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Global Conference 2008 | Paying the Piper: How Can Music Keep Its Revenues <i>and</i> Its Customers?
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Panel Detail:

Tuesday, April 29, 2008
3:45 PM - 5:00 PM

Paying the Piper: How Can Music Keep Its Revenues and Its Customers?

View Slide Presentation

Quincy Jones (left) and Andrew Lack (right) compare notes on the state of the music industry.

The music industry has been roundly criticized for its failure to embrace the future and create a new business model for today's consumers, who increasingly choose to get their music online. Millions of dollars have been lost; some even believe the music industry presents an object lesson in how not to conduct business in the digital era.

"Nobody has a clue right now," said Quincy Jones, the legendary musician, producer and composer known for identifying hit artists ahead of the curve. "The volume of sales we had in the past will never come back. The genie is never going back in the bottle."

Justin Goldberg of Indie911 acknowledged that few firms are earning substantial revenues from online music sales yet but maintained that, with the exception of the recording segment, other areas of the music business — including tours and publishing — are doing quite well. There is also more use of music in film and television productions, he said. As for the recording side of the business, Goldberg added, "This industry was once driven by larger-than-life entrepreneurial personalities and format updates, but now things are more in the consumers' hands."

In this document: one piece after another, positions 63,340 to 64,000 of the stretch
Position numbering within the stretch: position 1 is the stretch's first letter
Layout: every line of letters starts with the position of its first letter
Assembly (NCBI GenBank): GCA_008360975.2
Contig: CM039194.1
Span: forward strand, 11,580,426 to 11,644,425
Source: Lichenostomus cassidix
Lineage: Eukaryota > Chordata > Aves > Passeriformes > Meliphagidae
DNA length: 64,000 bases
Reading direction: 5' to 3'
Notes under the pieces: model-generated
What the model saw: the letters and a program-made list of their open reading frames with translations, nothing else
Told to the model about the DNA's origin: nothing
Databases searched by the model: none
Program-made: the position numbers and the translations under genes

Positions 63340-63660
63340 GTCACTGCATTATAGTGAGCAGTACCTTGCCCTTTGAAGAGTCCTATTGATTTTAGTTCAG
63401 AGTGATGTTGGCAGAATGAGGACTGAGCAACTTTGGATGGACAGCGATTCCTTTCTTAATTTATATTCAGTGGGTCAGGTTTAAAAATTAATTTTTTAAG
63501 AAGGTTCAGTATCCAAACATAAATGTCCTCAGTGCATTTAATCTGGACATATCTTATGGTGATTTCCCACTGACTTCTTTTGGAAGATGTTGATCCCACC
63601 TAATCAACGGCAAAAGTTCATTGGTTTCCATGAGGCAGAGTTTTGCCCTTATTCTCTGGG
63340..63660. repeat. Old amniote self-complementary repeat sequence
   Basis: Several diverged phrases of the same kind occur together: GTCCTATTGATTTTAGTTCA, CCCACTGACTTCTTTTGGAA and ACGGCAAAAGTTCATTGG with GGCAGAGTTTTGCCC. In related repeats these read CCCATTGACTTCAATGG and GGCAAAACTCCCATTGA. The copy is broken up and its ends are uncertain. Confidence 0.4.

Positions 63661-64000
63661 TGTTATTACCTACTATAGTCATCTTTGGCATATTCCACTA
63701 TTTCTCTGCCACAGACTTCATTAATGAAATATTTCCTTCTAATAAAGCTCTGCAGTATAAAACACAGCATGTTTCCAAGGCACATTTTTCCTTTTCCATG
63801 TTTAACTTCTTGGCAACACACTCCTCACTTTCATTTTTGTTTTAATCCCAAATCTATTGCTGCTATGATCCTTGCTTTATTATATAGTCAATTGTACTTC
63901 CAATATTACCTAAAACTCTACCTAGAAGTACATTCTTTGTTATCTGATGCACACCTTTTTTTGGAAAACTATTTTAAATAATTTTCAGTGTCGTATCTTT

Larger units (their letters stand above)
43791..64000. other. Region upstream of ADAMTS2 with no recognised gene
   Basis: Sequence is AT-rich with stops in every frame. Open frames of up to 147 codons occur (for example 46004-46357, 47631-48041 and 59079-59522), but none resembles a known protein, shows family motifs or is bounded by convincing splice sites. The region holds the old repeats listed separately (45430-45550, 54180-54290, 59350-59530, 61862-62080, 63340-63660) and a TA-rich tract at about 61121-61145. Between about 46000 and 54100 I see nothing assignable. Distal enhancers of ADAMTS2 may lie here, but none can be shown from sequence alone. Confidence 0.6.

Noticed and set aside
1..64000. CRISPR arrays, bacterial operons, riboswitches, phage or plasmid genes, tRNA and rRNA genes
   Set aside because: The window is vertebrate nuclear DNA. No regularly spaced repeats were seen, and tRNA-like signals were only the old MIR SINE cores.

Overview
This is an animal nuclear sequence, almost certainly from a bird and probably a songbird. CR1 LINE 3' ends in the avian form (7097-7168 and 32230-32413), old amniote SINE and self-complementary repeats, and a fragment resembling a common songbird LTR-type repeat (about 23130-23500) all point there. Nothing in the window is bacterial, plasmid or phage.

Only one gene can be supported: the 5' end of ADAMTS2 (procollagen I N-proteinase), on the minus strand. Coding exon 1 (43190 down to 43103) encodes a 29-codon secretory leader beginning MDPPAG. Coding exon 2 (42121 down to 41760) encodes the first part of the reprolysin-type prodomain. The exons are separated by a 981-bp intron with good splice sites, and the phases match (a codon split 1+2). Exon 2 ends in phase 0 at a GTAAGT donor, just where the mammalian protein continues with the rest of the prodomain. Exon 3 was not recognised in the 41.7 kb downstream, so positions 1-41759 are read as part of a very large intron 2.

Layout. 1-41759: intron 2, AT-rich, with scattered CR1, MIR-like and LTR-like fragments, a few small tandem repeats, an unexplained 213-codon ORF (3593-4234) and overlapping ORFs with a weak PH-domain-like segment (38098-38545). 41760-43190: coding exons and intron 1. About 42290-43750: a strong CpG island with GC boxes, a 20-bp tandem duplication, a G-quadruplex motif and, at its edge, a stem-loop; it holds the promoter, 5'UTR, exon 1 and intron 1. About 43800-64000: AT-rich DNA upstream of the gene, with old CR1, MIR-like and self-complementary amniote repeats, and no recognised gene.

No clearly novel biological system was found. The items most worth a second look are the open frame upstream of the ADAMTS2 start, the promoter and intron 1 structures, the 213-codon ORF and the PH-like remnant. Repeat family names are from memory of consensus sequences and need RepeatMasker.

Andrew Lack of Sony BMG Music Entertainment agreed that now is a great time to be artist or a fan of music. It's easier than ever both to get more music and distribute one's music. He cited two new landmark agreements involving major record labels and Nokia and MySpace. "These two agreements and their associated business models show that we may be turning things around," he said. "The power of working with the largest social network and one of the largest mobile handset makers is undeniable."

Jones added that working in new technologies and getting "hooked into Silicon Valley" are key to success.

Established artists are already taking advantage of digital technologies. For example, Madonna signed a $120-million "360 degree" contract with concert promoter Live Nation, and Prince, Nine Inch Nails and Coldplay have experimented with digital album releases. "There are many schemes available to established stars now," remarked Lack. "But it has always been the role of the record label to find new talent, and that continues today." And as the field of players in that role becomes more crowded — with social networks and services like Goldberg′s Indie911 helping fans find new music — the labels have had to diversify their activities.

All three men noted one new "activity" in particular — the popular television show "American Idol," which has been a boon to the music industry, spinning out a variety of new stars.

In wrapping up the session and getting at the heart of the matter, moderator and radio host Larry Carroll asked the panelists if all of the "pipers of the music industry are ever going to get paid." That is, can this industry make money in the long term? And in the most telling response of the panel, almost in unison, all three shrugged their shoulders.

Speakers:

Justin Goldberg, Founder and CEO, Indie911

Quincy Jones, Producer; Composer; CEO, Quincy Jones Music Publishing

Andrew Lack, Chairman, Sony BMG Music Entertainment

Moderator:

Larry Carroll, News Anchor, KFWB News 980


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